Saturday, 20 November 2010

When the Tables Turn: When Children Become Adults...



I find this fact very interesting, and also very painful.


When a couple has a baby, they give everything they can to that child (does not apply to abandoned, unwanted children, of course). They will often sacrifice if it means that their child would get something better. And that love knows no boundaries because parents will do that for years, and for more than one child, in many cases.

But then that child grows up, and that child is in their teens or young adulthood, and now, the parent becomes somewhat a burden. I mean, how many times do you hear things like "oh, my mum is such a pain", or "I hate my dad"?



I find this particular culture very disturbing.

When I went home for the summer, I was super happy.

And everyone was happy I got to go home (because last summer I didn't and I was a little miserable having to study throughout summer); but for some reason, they seemed to think it would be a little awkward or something...


Cause I had people ask me: "How was it like having to live with your parents again?"

Me: "Great!"

Them: "Oh...Really? I would hate having to live with my parents again"...


So I can understand that when you're used to so much freedom and being able to do what you want and come home when you want; I don't, however, understand why it should be viewed as something negative...


I can also understand that some people have not-nice relationships with their parents, of course, but is it a norm?



I volunteer in the hospital and I meet so many old people who just don't have somebody. They will tell you they have children, but their children don't visit them in the hospital because they're too busy. They won't even call in some cases because they don't want to disturb or burden the child!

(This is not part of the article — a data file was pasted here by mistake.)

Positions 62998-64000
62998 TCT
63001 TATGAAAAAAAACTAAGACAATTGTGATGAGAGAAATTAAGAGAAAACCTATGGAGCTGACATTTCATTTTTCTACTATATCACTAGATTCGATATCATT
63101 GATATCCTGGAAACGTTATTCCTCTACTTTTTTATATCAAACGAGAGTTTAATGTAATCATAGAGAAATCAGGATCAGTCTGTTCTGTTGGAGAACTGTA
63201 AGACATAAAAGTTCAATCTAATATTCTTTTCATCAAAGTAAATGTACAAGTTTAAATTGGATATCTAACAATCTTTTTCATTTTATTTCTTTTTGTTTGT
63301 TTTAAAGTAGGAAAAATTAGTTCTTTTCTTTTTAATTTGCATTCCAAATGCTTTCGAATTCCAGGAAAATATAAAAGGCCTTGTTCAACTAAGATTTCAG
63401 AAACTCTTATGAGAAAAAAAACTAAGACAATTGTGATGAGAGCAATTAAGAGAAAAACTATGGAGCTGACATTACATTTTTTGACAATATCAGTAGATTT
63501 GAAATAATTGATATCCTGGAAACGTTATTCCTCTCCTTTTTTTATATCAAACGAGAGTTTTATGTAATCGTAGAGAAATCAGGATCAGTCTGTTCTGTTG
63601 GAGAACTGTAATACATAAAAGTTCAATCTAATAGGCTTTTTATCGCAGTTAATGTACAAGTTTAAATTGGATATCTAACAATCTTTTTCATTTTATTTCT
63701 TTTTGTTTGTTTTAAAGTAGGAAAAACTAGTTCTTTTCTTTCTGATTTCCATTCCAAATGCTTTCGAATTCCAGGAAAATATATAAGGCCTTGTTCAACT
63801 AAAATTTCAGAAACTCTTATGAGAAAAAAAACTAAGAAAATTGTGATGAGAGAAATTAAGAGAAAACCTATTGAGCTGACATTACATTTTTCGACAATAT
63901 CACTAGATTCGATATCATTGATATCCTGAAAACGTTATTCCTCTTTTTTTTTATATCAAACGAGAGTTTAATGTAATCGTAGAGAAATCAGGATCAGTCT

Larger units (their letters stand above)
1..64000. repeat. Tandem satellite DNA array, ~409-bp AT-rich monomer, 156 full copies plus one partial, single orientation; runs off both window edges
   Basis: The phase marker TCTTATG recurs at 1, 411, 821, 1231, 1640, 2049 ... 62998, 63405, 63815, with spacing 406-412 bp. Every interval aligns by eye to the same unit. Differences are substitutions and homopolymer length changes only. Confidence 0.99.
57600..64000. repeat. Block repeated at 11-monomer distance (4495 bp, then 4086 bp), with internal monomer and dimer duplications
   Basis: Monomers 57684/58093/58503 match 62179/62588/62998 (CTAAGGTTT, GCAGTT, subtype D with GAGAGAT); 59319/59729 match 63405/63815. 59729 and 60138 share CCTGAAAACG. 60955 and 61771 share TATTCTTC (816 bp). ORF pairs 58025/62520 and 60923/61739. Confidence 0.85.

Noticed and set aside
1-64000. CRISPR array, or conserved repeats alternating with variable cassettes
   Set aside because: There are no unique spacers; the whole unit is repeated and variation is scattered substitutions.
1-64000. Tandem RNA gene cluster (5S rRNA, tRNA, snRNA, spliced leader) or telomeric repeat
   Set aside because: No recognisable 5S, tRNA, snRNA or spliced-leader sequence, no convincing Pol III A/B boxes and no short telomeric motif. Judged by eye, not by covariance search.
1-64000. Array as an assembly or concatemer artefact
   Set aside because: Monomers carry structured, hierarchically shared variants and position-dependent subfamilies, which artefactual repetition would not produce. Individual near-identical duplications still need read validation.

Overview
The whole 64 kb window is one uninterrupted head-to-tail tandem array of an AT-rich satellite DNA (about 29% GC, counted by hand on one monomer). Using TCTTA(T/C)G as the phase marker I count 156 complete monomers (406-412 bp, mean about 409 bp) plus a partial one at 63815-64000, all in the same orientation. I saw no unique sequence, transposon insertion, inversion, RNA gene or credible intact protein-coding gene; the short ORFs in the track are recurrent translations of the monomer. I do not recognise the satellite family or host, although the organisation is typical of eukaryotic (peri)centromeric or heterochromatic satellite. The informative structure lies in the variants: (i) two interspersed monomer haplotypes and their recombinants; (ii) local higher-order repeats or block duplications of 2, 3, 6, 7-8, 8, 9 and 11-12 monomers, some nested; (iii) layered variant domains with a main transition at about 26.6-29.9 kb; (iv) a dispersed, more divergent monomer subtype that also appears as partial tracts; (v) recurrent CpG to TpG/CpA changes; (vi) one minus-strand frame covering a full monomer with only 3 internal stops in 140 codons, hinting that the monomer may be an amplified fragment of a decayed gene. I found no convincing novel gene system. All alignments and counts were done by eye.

It strikes me as weird.

I know these children now have their own families, but what about the person whom without you might not have these families???



When a child is admitted into the hospital, the parent will drop everything and go. But when a parent is admitted, children don't seem to feel the same...need.


It strikes me as weird that many parents feel the love and need to provide everything for their child (not the abandoned ones, of course), but children don't often reciprocate that love and need when the parents grow old.


At the very least, don't they feel a sense of...duty?



4 comments:

WP said...

Yes, that's kinda true. It's rather sad...

But I've spent 7 years abroad and am now back in my parents' house...and I'm really NOT looking forward to leave! But I don't think I can stay here forever :P

I also remember being struck by a rather similar situation when I was visiting a discussion website regularly a few years ago. Several users were complaining about their parents and saying that they couldn't wait to be 18 so that they could do whatever they wanted. (I believe they were Americans, being 18 is a big thing there, isn't it?) What I thought was, does that mean that once they turn 18, their parents' views don't matter any more?

I think the sense of duty is more prevalent among Asians...because we were brought up to "respect our elders", etc. When I was in France, I found that what most people found important was independence...and we often see elderly people living alone (not with their children, I mean) And the old folk actually prefer it that way (maybe, like you said, not to "disturb" their children). I even have a friend who overheard some "makciks" discussing which old folks' home was better! (and this based on their children's recommendations...)

Hmm, I think this is my longest comment ever. lol

whre4arthou said...

Halluuu....

We going to get another doggy this Friday! :)

Daphne Ling said...

Hey WP,

Oh yeah! It is such a big thing this 'indendence' in individualistic cultures and 'family' in 'collectivistic' cultures that almost every class I sit for, there will be a mention of how this will affect the results of studies.

I'm quite tired of reading the same thing, to be honest.

It's almost like...people have nothing else to comment about when it comes to cross-cultural differences.

Which is sad. If only both cultures could learn to embrace the good of both (because there is good and bad in both!)...

Daphne Ling said...

Hey whre4arthou,

Hurray! It's so sweet of you to adopt her and give her a home.

*Hugs*